Classic Rewatch: Revenge of the Cybermen

Revenge of the Cybermen

There seems to be a running trend in social media right now of voicing unpopular opinions as conversation starters. While we have no issues with this practice — it does, after all, spur some interesting discussions — it has an undertone at times that implies that what is about to be shared will be upsetting, inflammatory, or the seed of debate-turned-argument. We’re positive people, and try to find some quality and enjoyment in most of what we consume, so we tend not to drift into this sort of thing. That said: we had to put a little more work than usual in highlighting the great things about the Season 12 closing story.

We were ultimately able to, damned if we will be daunted, but just the same. It was work. Sort of like trying to do your job with a rather uncomfortable, distressing pack on your back, that if you attempt to remove it…oh, you get the idea.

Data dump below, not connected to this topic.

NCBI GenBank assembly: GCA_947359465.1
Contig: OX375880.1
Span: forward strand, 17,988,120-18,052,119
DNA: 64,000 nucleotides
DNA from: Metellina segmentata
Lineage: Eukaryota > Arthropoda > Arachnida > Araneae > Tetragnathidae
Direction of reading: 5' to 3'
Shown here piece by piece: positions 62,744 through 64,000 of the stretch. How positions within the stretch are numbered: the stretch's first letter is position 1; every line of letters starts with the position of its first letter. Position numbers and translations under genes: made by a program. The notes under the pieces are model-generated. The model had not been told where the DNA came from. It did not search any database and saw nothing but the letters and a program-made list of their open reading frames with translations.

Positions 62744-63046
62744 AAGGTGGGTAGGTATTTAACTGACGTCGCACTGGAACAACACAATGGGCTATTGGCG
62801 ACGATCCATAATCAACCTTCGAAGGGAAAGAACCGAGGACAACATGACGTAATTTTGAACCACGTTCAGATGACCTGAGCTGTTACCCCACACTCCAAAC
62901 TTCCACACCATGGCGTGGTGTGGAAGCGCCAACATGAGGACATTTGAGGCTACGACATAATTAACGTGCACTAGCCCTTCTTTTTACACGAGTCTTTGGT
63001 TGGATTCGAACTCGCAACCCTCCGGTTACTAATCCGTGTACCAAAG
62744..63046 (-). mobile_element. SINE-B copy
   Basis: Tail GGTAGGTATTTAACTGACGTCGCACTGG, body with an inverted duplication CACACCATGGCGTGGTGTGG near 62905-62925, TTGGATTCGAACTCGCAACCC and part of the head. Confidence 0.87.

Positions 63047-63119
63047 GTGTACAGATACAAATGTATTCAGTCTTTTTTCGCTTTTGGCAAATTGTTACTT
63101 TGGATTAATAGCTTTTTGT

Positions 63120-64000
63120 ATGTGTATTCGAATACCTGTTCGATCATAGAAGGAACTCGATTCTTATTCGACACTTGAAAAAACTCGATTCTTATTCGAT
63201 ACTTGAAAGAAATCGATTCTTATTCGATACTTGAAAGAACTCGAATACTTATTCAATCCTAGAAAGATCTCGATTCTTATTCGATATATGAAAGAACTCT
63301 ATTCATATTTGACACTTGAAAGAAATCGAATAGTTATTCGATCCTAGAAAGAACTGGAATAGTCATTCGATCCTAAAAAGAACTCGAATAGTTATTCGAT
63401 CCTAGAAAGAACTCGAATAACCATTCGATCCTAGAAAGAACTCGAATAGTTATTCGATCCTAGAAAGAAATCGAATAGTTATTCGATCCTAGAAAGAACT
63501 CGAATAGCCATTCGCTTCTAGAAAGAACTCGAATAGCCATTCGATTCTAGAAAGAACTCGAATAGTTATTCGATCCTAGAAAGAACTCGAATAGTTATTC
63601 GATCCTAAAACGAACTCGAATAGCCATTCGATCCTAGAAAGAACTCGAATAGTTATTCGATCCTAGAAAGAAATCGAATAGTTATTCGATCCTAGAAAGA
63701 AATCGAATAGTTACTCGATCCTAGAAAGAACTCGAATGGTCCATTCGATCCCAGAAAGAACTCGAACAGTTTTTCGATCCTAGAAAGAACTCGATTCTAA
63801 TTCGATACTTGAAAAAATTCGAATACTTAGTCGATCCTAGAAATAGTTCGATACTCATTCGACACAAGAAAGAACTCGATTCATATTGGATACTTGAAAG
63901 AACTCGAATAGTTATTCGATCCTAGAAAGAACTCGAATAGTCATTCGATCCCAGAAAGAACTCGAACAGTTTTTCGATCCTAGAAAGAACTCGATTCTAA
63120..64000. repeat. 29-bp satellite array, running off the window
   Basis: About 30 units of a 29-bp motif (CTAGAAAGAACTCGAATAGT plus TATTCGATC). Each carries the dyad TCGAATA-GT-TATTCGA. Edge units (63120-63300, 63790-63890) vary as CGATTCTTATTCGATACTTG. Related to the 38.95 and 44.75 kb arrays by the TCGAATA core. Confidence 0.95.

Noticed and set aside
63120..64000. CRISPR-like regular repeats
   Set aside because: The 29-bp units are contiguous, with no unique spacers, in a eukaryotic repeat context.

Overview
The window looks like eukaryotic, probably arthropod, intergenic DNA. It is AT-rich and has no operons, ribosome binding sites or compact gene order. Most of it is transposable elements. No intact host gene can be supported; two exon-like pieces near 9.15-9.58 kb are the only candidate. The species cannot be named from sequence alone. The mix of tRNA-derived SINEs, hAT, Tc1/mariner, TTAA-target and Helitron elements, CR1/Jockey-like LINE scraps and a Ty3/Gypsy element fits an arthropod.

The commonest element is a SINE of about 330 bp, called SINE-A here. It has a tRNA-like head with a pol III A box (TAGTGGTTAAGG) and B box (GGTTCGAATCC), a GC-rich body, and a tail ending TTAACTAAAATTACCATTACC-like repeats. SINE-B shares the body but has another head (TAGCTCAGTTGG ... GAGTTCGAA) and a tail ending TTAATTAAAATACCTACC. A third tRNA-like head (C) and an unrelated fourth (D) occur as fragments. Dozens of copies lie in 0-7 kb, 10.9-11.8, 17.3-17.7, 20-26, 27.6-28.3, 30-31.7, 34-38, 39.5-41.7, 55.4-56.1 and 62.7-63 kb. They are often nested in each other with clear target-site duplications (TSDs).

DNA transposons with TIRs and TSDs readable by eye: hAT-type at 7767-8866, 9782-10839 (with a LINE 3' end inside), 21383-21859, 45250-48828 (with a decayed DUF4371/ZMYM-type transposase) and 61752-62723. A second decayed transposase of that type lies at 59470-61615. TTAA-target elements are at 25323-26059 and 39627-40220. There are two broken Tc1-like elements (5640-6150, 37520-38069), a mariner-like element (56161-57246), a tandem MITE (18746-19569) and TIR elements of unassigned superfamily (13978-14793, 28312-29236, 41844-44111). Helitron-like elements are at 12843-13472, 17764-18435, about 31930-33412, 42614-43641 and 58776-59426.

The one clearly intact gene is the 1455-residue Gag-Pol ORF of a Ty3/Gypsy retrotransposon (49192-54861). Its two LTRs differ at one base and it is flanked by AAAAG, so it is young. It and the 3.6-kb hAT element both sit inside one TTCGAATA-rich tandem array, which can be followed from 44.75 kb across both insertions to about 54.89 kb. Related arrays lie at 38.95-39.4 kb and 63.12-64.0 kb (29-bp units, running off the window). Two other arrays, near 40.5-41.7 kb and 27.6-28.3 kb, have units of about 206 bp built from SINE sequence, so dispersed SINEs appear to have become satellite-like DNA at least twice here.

This time around, we put Sarah Jane and Harry through some shoulder-gripping struggle, as they deal with a foe they were assured was eradicated in “Revenge of the Cybermen”. The cybernetic soldiers are back with a new look, new voice, and new agenda. Haley learns that the council of Voga don’t know anything about bad poetry, Keir does a little digging to find out why a certain famous seal keeps appearing, and Jay wonders how long it takes to wash gold dust off sweaty hands.

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An Interview with The Sevateem

 

Once upon a time, an aspiring musician from the Land of One Thousand Lakes had an idea to create an epic work of song and lyric, in honor of a story that was dear to his heart. Because the Fates don’t always bring opportunity and inspiration to the dining table at the same time, the idea waited. It was patient. It would find its moment. It was a good idea.

Nearly fifteen years passed. Lives changed, new adventures came and went. Some familiar faces departed, new faces arrived. The idea resurfaced. The moment was right. The vast landscape lay open before him. The musician began to compose.